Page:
In Lynde v. Lynde, 54 N.J.Eq. 473, 35 A. 641, affirmed 55 N.J.Eq. 591, 39 A. 1114, the court upon petition held that a decree of divorce might be amended for the purpose of inserting a provision for permanent alimony inadvertently omitted.Summary of this case from Hatch v. Hatch
James Westervelt, for petitioner. J. Herbert Potts, for defendant.
(Syllabus by the Court.)
Bill by Mary W. Lynde against Charles W. Lynde for a divorce. Petition of Mary W. Lynde for a vacation of the enrollment in this case, and amendment of the decree made on the 7th of August, 1896, by the addition of a clause thereto which shall reserve to the court the right to pay alimony to the petitioner, and to regulate the amount thereof from time to time. Decree amended.
James Westervelt, for petitioner.
J. Herbert Potts, for defendant.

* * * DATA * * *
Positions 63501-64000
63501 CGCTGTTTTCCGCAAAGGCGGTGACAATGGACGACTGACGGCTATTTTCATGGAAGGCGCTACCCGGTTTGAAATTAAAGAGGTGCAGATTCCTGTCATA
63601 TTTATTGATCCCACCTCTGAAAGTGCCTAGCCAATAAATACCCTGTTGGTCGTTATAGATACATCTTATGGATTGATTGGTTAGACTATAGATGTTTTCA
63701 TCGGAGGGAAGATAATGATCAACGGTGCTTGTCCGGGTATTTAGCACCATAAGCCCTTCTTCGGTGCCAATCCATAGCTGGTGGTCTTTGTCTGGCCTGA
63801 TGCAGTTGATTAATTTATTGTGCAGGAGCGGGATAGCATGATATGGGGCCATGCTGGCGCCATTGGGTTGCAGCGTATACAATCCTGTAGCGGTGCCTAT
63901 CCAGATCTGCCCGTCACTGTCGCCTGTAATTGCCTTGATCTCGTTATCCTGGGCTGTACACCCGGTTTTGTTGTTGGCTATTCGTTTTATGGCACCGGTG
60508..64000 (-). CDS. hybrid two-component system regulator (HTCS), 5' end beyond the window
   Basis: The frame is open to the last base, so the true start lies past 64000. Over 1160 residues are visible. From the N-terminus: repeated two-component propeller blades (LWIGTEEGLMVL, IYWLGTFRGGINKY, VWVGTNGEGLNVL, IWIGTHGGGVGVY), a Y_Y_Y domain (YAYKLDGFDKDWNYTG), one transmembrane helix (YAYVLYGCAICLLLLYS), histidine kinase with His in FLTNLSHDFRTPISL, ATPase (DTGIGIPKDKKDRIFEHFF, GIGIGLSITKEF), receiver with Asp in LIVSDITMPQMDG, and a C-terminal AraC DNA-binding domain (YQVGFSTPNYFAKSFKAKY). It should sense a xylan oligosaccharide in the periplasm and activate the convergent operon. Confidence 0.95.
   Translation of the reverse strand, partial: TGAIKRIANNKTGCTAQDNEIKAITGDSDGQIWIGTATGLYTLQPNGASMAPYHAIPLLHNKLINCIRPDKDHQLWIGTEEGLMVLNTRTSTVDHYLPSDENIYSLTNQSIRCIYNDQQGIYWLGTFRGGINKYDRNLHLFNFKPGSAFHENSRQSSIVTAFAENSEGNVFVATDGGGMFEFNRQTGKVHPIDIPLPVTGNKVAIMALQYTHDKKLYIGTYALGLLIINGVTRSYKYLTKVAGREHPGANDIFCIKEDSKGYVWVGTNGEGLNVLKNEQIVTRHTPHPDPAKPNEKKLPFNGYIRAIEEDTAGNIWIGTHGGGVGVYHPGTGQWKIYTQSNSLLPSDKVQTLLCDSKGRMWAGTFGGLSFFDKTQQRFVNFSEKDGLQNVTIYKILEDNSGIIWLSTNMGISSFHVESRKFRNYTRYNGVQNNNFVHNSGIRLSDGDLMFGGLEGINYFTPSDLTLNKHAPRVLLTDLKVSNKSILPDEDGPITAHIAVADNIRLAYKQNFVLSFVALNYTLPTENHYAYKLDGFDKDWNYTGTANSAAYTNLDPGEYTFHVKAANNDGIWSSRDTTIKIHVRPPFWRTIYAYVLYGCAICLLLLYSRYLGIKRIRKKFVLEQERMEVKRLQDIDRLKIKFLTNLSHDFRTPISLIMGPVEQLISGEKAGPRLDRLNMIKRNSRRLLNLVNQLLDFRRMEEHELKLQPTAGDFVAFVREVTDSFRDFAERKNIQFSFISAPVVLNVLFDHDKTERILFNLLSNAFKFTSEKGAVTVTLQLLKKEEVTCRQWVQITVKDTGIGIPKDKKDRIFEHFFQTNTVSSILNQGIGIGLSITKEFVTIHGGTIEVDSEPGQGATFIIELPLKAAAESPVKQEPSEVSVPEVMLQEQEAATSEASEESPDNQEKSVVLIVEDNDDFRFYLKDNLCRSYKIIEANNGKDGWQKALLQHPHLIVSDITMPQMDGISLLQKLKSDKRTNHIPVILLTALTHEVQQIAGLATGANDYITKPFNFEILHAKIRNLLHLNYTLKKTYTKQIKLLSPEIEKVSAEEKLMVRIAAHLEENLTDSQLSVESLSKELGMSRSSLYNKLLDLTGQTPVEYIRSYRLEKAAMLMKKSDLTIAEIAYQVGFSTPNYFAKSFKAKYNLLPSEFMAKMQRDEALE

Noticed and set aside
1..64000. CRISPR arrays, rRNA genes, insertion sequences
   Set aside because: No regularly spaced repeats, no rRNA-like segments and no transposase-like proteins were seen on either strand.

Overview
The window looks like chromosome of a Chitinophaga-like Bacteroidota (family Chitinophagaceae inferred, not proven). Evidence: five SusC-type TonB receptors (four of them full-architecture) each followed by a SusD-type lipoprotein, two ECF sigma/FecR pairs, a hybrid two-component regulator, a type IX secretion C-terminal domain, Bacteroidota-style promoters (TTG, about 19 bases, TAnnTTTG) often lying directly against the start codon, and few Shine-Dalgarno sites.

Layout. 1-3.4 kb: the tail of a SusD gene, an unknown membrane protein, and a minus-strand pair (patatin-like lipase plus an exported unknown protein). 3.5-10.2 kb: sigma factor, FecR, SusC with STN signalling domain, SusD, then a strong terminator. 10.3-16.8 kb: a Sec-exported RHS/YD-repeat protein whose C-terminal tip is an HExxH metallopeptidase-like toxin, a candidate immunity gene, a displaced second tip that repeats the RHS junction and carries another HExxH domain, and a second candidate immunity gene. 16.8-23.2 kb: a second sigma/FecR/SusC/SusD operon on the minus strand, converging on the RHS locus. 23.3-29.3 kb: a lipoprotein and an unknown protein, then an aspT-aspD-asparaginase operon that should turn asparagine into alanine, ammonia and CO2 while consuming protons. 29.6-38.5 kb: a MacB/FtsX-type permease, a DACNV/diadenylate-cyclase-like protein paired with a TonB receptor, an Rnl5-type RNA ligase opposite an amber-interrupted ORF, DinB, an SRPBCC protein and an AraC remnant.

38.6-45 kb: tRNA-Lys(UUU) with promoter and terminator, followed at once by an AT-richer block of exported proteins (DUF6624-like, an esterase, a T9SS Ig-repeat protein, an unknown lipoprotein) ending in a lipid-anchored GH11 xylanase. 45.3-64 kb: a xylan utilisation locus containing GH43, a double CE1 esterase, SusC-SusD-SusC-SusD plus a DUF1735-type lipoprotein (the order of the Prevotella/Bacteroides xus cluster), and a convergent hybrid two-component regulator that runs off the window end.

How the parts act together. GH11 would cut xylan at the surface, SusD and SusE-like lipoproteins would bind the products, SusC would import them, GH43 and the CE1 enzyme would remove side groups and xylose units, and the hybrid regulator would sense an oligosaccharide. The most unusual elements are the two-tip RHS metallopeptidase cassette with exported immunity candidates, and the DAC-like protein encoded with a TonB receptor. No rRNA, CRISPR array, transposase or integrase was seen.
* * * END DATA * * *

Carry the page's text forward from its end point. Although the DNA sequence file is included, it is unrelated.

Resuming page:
McGILL, Ch. The petition for divorce in this case was filed in November, 1892, by James S. Aitken, Esq., as the solicitor for the petitioner. When it was filed, the defendant did not have any property, but his father was alive, and was a man of considerable wealth. In giving her solicitor instructions, the petitioner discussed this fact with him, and the probability of the defendant ultimately having bounty or inheritance from his father. She was anxious that she should obtain a decree which would admit of her having alimony thereafter, the amount of which could be fixed according to her husband's wealth, and accordingly her petition contained a prayer for alimony. When the petition was filed, the defendant was not resident in the state, and, upon proof of that fact, he was proceeded against as a nonresident or absent defendant. Notice was duly published and mailed to him, which expressly declared that the suit was for divorce from the bond of matrimony, "and for alimony." The defendant was not served with process, and did not appear in the suit. Knowledge of the pendency of the suit reached his brother, a lawyer in the city of New York, who, at the instance of his father, retained a solicitor ofthis court, to prevent, if possible, the entry of a decree for alimony, but not to contest the application for divorce. It was the object of the father and brother to have the decree to be made in the case expressly provide that there should be no alimony, and, if possible, to secure a written agreement to such a decree. The testimony of the solicitor so employed is that he examined the petition for divorce, and found that it did not pray for alimony, and that he had an understanding with Mr. Aitken that a decree for alimony would not be demanded. It is evident, from the fact of the presence of the prayer for alimony in the petition, that the recollection of the solicitor upon that point is at fault; and, as Mr. Aitken has no remembrance of making any agreement with him to the effect that alimony should not be demanded, his memory or understanding of the effect of his interview with Mr. Aitken, possibly, is at fault there also. But, however that may be, the solicitor thus employed did not enter an appearance for the defendant in the suit. Nor did he undertake to act for the defendant. Any such agreement, as is insisted upon, should have been in writing, to entitle it to recognition by the court. Mr. Altken's client's instructions forbade any agreement which would abandon alimony. In preparing the decree in the case, it is clear that Mr. Aitken did not deem himself to be bound in any way to omit reference to alimony. His testimony is that it was his purpose to so draw the decree as to reserve for the petitioner the right to thereafter have alimony. He says that it was impossible at that time to have any amount of alimony allowed and fixed, because the defendant then led a worthless, vagabondish existence. He attributes his failure to make the proposed insertion in the decree solely to the facts that in drawing that document he followed a form which did not contain the provision, and that, through inadvertence, he omitted it. Neither he nor his client became aware of his omission until about the time of making the application. As the proofs stand, I think that the agreement insisted upon is not proven, and that the omission in the decree is shown to have arisen through inadvertence.